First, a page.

When I think of veterans, I always think of my grandpa. He served in World War II, and the stories of his experiences in the war are more urban legend than fact, garbled misinformation and half truths passed around the family because my grandpa never spoke of the more exotic rumors. Here are some of my favorites:
1. Grandpa was a fighter pilot.
2. Grandpa was a spy for the underground in France.
3. While he was a spy for the underground in France, he got a nun named Suzanne pregnant. Two interesting side notes: When my grandfather came back to the United States and my mother was born, he named my mother Suzanne. Also, the French Suzanne did exist—I saw a letter she wrote my grandpa after the war.
These stories may be entirely false or hold small grains of truth about grandpa's service overseas. But he did once tell me a story, the only one I know to be true. When he finished telling it, he was crying, and I never had the nerve to ask about other stories. It goes like this:
When grandpa was stationed in England, he was a truck driver who drove those huge transport trucks with Army supplies on them. He stopped one night at a pub to eat. His truck was outside. A fight broke out in the bar, and my grandfather ignored it and continued eating—until the bartender accidentally clubbed my grandfather on the head.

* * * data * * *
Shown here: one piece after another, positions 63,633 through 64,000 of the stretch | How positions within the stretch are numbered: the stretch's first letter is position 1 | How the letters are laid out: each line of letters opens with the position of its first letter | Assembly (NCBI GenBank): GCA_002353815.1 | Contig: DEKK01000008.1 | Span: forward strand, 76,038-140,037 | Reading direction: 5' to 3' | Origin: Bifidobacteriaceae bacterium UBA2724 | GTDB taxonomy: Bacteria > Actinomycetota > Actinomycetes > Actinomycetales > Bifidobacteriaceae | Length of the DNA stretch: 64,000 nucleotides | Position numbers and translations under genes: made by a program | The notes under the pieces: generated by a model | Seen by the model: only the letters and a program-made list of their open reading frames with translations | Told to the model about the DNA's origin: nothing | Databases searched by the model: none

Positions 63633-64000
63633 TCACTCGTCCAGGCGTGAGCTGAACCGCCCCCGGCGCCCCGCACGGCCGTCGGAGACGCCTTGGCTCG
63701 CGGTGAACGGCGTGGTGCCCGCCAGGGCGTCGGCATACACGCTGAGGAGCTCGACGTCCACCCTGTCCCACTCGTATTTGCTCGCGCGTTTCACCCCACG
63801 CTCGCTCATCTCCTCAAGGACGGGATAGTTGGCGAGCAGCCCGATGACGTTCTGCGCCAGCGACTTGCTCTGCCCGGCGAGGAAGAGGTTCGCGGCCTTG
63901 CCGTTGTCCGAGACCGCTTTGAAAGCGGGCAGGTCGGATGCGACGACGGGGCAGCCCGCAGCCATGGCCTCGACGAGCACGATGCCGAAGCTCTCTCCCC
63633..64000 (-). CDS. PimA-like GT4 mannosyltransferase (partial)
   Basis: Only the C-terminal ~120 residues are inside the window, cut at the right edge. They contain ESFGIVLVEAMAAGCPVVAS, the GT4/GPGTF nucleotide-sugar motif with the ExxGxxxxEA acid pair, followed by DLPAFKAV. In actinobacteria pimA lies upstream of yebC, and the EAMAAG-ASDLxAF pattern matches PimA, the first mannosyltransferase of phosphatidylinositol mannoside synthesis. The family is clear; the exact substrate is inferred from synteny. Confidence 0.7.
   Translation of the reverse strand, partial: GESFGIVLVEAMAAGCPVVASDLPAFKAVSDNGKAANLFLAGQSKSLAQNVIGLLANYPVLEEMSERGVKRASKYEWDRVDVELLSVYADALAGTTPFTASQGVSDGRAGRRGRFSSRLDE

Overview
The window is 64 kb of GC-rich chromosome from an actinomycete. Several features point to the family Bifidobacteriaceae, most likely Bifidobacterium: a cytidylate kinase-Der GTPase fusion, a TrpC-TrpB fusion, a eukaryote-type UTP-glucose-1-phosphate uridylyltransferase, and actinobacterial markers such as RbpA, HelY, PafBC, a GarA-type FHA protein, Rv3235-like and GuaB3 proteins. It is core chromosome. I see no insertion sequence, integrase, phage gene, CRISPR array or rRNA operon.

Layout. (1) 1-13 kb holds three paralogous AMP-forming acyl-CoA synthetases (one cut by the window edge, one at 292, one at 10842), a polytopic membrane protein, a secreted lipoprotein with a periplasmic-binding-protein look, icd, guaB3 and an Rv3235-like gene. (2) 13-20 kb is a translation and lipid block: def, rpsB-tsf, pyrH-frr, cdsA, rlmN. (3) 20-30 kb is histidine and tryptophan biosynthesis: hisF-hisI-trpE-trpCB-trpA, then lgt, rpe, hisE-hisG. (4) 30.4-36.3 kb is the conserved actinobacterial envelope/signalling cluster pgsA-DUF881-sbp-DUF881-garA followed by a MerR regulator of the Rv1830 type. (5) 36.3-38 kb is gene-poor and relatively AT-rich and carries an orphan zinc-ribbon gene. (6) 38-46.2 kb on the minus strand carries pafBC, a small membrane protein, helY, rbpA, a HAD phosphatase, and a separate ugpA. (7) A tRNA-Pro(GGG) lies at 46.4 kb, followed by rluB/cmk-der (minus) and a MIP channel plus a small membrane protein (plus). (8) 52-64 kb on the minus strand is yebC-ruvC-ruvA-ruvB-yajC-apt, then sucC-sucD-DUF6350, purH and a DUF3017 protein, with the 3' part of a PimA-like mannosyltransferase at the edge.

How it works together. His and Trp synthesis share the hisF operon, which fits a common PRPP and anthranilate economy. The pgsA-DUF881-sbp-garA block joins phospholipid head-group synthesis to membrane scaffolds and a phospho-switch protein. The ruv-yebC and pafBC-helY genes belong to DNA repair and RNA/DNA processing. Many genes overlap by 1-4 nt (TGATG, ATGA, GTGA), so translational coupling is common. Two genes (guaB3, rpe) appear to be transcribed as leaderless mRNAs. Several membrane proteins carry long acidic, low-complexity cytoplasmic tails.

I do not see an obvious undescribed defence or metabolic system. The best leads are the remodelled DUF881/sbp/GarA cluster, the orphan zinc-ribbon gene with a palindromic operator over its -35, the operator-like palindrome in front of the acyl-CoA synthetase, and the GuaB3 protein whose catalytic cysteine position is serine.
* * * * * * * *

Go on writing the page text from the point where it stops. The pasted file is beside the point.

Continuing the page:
So grandpa was arrested, and somehow in this mess he ended up in front of General Eisenhower, who sent my grandpa back for his truck. He drove General Eisenhower's military car that appears in the Presidential Library in Abilene, KS.
The next time he met General Eisenhower, he said, was several months later. General Eisenhower asked where the rest of my grandfather's squad was, and my grandfather had to tell him they were all dead.
Whether my grandfather was in England, France, or Timbuktu during the war, whether he really met Eisenhower or flew as a fighter pilot or was merely a truck driver, he, like countless veterans will be remembered today.